Brain stimulation, learning, and memory.

19:33 EDT 29th August 2015 | BioPortfolio

Summary of "Brain stimulation, learning, and memory."

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Journal Details

This article was published in the following journal.

Name: The New England journal of medicine
ISSN: 1533-4406
Pages: 563-5

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Neuronal mechanisms of motor learning and motor memory consolidation in healthy old adults.

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Diverse impact of neuronal activity at θ frequency on hippocampal long-term plasticity.

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Effect of Electrical Stimulation (DC Polarization) to the Brain on Memory

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Deep Brain Stimulation (DBS) for Alzheimer's Disease

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This is part of a larger study for which participants have already completed memory and thinking tests. In this study, investigators are trying to learn how deep-brain stimulation affects ...

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A promising form of enhancing brain function non-invasively involves stimulating the brain using weak magnetic or electric currents. This method is becoming increasingly popular in both cl...

Brain Stimulation for Mild Traumatic Brain Injury

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Medical and Biotech [MESH] Definitions

Adjustment of BRAIN WAVES from two or more neuronal groups within or across a brain structure (e.g., cortical and limbic brain structures) to become uniform in EEG oscillation patterns in response to a stimulus. It is interpreted as a brain integration sign during many processes such as learning, memory, and perception and involves reciprocal neural connections.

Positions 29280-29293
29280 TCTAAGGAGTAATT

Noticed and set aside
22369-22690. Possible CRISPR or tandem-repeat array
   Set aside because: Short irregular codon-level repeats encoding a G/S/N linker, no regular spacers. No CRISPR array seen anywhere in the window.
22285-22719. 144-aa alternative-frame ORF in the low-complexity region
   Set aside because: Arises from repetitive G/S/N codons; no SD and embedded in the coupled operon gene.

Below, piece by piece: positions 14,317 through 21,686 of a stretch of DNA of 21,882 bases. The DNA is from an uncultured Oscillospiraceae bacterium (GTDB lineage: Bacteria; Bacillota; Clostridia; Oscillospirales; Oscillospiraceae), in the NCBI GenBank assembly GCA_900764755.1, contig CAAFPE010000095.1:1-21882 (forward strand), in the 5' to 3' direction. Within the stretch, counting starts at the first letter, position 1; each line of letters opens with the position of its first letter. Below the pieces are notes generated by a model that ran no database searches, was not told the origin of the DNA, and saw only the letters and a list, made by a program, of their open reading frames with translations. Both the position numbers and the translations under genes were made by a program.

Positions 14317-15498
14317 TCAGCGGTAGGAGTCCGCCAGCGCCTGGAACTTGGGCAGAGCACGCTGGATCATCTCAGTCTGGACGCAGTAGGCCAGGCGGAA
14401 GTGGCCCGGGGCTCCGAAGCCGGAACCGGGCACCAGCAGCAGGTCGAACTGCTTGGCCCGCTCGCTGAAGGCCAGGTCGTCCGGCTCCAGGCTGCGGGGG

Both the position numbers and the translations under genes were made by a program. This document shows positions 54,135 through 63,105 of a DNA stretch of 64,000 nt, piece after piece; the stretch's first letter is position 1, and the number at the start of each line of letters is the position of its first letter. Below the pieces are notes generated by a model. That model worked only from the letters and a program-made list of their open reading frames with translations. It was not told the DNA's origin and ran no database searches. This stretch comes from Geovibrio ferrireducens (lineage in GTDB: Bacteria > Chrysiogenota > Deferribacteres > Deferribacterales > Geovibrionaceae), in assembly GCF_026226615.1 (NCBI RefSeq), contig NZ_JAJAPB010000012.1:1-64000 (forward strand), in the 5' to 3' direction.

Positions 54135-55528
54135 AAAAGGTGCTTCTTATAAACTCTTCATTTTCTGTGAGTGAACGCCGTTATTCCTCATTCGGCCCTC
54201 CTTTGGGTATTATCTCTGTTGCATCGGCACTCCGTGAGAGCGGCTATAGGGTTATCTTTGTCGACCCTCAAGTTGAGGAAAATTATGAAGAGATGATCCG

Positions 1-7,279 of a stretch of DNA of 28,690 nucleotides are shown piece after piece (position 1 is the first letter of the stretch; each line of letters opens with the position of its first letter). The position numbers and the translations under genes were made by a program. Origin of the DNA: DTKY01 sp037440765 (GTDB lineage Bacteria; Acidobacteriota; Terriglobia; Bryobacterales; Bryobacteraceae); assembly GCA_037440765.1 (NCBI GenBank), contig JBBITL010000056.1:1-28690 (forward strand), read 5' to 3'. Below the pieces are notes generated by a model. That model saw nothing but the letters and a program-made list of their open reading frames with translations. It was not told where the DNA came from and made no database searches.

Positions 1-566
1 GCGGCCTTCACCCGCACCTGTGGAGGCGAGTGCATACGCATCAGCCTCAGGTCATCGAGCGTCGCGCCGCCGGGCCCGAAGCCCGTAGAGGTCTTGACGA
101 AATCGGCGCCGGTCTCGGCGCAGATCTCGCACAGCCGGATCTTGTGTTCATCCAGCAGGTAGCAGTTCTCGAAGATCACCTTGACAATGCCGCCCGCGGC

Complex mental function having four distinct phases: (1) memorizing or learning, (2) retention, (3) recall, and (4) recognition. Clinically, it is usually subdivided into immediate, recent, and remote memory.

Stimulation of the brain, which is self-administered. The stimulation may result in negative or positive reinforcement.

Prominent lobed neuropils found in ANNELIDA and all ARTHROPODS except crustaceans. They are thought to be involved in olfactory learning and memory.

Loss of the ability to form new memories beyond a certain point in time. This condition may be organic or psychogenic in origin. Organically induced anterograde amnesia may follow CRANIOCEREBRAL TRAUMA; SEIZURES; ANOXIA; and other conditions which adversely affect neural structures associated with memory formation (e.g., the HIPPOCAMPUS; FORNIX (BRAIN); MAMMILLARY BODIES; and ANTERIOR THALAMIC NUCLEI). (From Memory 1997 Jan-Mar;5(1-2):49-71)


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